Hold onto your wallets, Texas homeowners, because things are looking up on the property tax front!
We partnered with Gill, Denson & Company on this article to bring you the important updates. Here’s a quick rundown of the recent law changes in 2023 that just might put some extra change in your pockets this year:
Homestead Exemption Increase
The standard $40,000 homestead exemption more than doubled to $100,000 with Senate Bill 2 (SB2). That’s an average of savings of $681 in school tax (Senate Research Center, Bill Analysis). Homeowners aged 65 or older or disabled will have their capped tax payments reduced to reflect this change. They will now see future benefits automatically without the need to wait for separate constitutional amendments. In addition, local taxing units may not reduce or repeal an optional homestead exemption from 2022 until after the 2027 tax year.
School Tax Slimdown
SB2 also gave school district maintenance and operation (M&O) rates a 10.7-cent reduction for the 2023-2024 school year. That means for every $100 your property is worth, you’ll pay 10.7 cents less in school taxes.
Appraisal Cap Pilot Program
Another key change from SB2 implements an appraisal cap pilot program designed to restrict appraised value increases of non-homestead real property valued at $5 million or less. This program keeps their taxable value increases capped at 20% year over year, putting a stop to skyrocketing assessments until 2026.
Other Key Property Tax Law Changes
- Under SB2, counties with populations over 75,000 gain three new elected appraisal board members for greater accountability to property owners in their decisions.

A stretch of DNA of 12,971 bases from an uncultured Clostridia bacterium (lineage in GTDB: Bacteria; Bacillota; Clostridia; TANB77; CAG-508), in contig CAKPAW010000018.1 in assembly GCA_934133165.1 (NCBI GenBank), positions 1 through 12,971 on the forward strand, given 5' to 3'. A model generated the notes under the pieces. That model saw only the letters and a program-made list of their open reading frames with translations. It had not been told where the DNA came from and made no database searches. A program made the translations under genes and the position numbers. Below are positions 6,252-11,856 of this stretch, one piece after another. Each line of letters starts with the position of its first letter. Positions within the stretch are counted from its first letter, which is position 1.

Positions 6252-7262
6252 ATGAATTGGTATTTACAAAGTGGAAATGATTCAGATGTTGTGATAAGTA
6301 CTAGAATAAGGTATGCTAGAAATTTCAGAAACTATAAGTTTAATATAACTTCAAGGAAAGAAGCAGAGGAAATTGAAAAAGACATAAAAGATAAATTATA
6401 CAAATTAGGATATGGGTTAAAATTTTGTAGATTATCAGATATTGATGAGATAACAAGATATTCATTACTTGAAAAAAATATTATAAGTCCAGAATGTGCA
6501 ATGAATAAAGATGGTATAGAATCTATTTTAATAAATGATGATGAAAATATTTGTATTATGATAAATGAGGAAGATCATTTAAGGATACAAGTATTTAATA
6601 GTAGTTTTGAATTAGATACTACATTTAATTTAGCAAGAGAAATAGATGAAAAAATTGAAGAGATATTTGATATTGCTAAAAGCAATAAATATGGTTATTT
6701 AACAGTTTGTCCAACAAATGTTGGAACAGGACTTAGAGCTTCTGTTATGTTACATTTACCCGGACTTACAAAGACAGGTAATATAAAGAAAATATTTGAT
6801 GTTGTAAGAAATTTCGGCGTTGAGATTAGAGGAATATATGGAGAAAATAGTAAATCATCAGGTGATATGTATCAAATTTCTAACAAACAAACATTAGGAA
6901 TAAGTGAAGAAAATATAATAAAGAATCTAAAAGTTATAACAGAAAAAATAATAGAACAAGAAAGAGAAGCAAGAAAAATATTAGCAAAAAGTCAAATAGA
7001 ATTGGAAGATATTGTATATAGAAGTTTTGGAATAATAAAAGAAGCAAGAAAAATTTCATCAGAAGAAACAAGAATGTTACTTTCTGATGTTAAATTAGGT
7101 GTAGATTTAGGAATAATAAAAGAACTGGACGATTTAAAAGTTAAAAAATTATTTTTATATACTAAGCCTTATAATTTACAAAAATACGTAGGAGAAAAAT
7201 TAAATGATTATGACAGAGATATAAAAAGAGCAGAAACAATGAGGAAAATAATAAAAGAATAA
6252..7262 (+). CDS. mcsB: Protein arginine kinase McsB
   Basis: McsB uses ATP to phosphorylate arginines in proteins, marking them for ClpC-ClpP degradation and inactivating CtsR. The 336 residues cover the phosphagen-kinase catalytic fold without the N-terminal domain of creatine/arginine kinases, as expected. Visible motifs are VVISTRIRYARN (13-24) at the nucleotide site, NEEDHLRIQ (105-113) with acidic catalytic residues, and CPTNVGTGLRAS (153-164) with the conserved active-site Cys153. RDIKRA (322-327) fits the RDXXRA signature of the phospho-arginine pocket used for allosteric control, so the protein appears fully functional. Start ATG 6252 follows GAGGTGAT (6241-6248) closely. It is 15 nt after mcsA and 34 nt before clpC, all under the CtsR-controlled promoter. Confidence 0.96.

- House Bill 1228 (HB1228) ensures property owners can now access appraisal info electronically and file binding arbitration online for faster results without a fee.
- Senate Bill 2355 (SB2355) shifts binding arbitration applications from appraisal districts to the Comptroller’s office and enables electronic filing.
- House Bill 2488 (HB2488) establishes a “clear and convincing evidence” burden of proof for appraisal review boards in certain property tax appeals filed under Chapter 42.
- House Bill 796 (HB796) mandates chief appraisers to create a publicly accessible online protest hearing database by October 1 of each year that contains vital details for transparency in property tax protests.
- House Bill 4101 (HB4101) authorizes property owners to use binding arbitration to ensure appraisal boards and chief appraisers follow their own procedures, creating a fairer process. Applicable to protests filed on or after January 1, 2024.
- House Bill 1285 (HB1285) broadens taxpayer liaison officers’ duties to handle more property owner complaints unrelated to property appraisals and to publicize appraisal board openings.
- House Bill 2121 (HB2121) eliminates notarization requirements for business personal property renditions valued at $150,000 or less, applying to tax years as of January 1, 2024.
Should I Still Protest My Value?
Absolutely! While these recent changes to the property tax laws provide a benefit to your bottom line, protesting is still a valuable tool to lower your property taxes. Many property owners are overtaxed due to the mass appraisal methods districts use to value properties.
We partnered with Gill, Denson & Company, a firm that protests property values for property owners, to offer our clients and readers an exclusive discount to utilize their service. They saved money for 83% of their clients last year.
Use our exclusive promo code RESIDENTREALTY for a discounted 25% contingency fee. You will only pay them if they actually reduce your property taxes. Redeem it by visiting their website, navigating to the ‘Get Started’ page and entering our promo code during the sign-up process.